visually, Q and A seems like it’s going to be really anarcho-syndicalist but it’s a bit of a disappointment in that regard
Toll is Australia’s largest transport and logistics company. They rake in big money – previous managing director Paul Little made his $880 million fortune through his time at Toll. They have extensive business in the Asia-Pacific in shipping, transport, mining, and military contracting.
Toll are notorious for their anti-worker and anti-union policies. Most recently a union delegate at Toll’s Somerton warehouse was sacked for raising safety concerns.
A huge portion of Toll’s $65 million annual profit comes from their work providing transport and infrastructure for the ‘offshore processing’ of asylum seekers. Since October 2012, Toll has been awarded $25 million in contracts with the Australian government to help implement its harsh border control policies.
Toll has also been cosying up to the Coalition, providing a fully funded junket to Nauru to Shadow Immigration Minister Scott Morrison and Murdoch News Ltd journalists. During the visit, Toll showed Morrison an array of Toll tents. Just days later, Morrison launched plans for holding 2000 people in “tented accommodation” on Nauru.
This is business as usual at Toll. That why we’re occupying Toll headquarters — to bring the reality of their work into their own offices. By targeting Toll we’re implicating not just the government and the opposition, but the logistical implementation of this racist policy. Political processes do not happen only at the level of governmental decision-making. There are many levels at which we can challenge the criminalisation of people arriving by boat.
Hans Staden in conversation with his cannibal captors in Brazil.
As quoted in Eduardo Viveiros de Castro’s The Inconstancy of the Indian Soul: The Encounter of Catholics and Cannibals in 16th-Century Brazil, p.92.
Today, February 21, is International Mother Language Day, first proclaimed in 1952 as “Language Movement Day” by Dhaka University students in Bangladesh (formerly East Pakistan) who were protesting suppression of their Bengali language. Police and military forces opened fire, killing many young people in attendance.
browcatastrophe-deactivated2013 said: "3. Body smells are unique. Everyone has her own body smell. Capitalists don't like individuality. There are millions of body smells but only a few deodorant smells. Capitalists like that. " -- reason 3 of 8 that capitalists want to sell you deodorant, according to crimethinc
Well I guess they’re just saying that commodification affects people’s senses and I don’t think it’s really that wrong, just super blunt. Like obviously smell as a commodity doesn’t just simplify all smells but also creates unique designer smells for people who have tons of cash. And obviously capitalists also like deodorant because it creates a need (not smelling like sweat) where there wasn’t one before. So I mean, not a particularly incisive analysis but also probably not as serious of intent as the person who suggested I had “smell privilege”.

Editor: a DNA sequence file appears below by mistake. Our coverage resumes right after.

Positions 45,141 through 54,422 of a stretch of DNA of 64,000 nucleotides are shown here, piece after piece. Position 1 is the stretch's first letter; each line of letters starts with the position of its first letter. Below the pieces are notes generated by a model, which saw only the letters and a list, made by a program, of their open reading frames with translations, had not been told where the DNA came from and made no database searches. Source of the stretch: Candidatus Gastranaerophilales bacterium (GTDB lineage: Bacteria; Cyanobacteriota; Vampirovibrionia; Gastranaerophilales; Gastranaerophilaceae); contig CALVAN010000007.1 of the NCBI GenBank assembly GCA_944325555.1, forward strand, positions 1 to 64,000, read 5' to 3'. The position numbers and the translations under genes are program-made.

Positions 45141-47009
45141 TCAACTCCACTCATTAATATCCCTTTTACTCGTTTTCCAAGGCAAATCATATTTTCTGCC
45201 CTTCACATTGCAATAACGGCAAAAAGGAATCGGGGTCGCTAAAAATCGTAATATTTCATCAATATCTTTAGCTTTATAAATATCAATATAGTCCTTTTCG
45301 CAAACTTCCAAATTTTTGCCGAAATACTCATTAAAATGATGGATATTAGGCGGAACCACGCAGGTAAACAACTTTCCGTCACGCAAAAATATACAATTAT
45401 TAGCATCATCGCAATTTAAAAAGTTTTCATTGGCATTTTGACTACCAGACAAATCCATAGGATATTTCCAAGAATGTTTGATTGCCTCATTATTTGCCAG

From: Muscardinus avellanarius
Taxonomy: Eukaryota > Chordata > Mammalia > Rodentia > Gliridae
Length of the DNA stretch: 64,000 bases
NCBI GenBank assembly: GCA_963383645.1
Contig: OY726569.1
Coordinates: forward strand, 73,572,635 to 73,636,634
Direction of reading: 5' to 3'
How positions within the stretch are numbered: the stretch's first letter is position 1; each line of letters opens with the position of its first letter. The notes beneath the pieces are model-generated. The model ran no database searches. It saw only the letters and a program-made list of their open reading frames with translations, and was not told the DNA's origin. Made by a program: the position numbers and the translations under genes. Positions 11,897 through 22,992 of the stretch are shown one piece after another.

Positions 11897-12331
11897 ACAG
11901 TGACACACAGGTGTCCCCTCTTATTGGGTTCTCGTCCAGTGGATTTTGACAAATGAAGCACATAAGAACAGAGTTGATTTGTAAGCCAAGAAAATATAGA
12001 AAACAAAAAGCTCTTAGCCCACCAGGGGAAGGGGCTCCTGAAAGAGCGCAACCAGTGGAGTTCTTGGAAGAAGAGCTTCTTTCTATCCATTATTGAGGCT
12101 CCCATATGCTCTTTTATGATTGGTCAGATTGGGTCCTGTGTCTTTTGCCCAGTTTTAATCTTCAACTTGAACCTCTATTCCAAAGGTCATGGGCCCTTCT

And at least crimethinc are having a crack at some kind of historical progression. Smell privilege is just saying “some people like this but others like that - how can we include all their perspectives?” and then making it pseudo-political by saying “certain people like deodorant but maybe they don’t have access to not liking deodorant” and at this point you just have to stop bruising your forehead on the wall and walk away.
I’ve been getting the feeling lately that a lot of the big beefs flaring up between the people around me could be described as sociological drama. Basically, personal shit gets cast as political - the relevant thing about any conflict is believed to boil down to the parties’ relative positions along some axis of social inequality. So you add up all the privileges of the immigrant man, and then add up all the privileges of the white woman, and the person with the lowest score wins. The sporting metaphor aside, it really is a drama, not a sport - there are roles spelled out by the Structure of Society and it’s not possible to deviate from the script. In that context, the whole concept of “privilege” is sapped of its meaning. Rather than illuminating the infinitely varied ways that certain people gain access to certain things or exert power and influence over others and how that changes for different people and in different contexts, “privilege” used in this way just takes us back to the same old essentialised categories where a white person is a White person and everything they do emanates Whiteness. Isn’t the point of talking about “privilege” (rather than “power”) to show that inequality is practised and isn’t reducible to what social category is applied to someone? Without this distinction, we see a light-skinned Indigenous person and have to say either: they are privileged (on account of their skin colour), they aren’t privileged (on account of their Indigeneity) or invent some independent third category of Light-Skinned Indigenous and work out if that’s a privileged position or not. That sounds nuts. And it probably isn’t all that interesting or relevant when working out who should eat the last piece of cake on the table.
Anyway, last night someone told me I have “smell privilege” because I can wear no deodorant and a) be comfortable with that, and b) not smell that strongly because I don’t sweat much. This person just wanted me to know that some people really like wearing deodorant and you shouldn’t exclude them when talking positively about not wearing deodorant.
I kept talking to this person in the hope they’d drop a punchline, reveal that it was all a joke, but it never happened.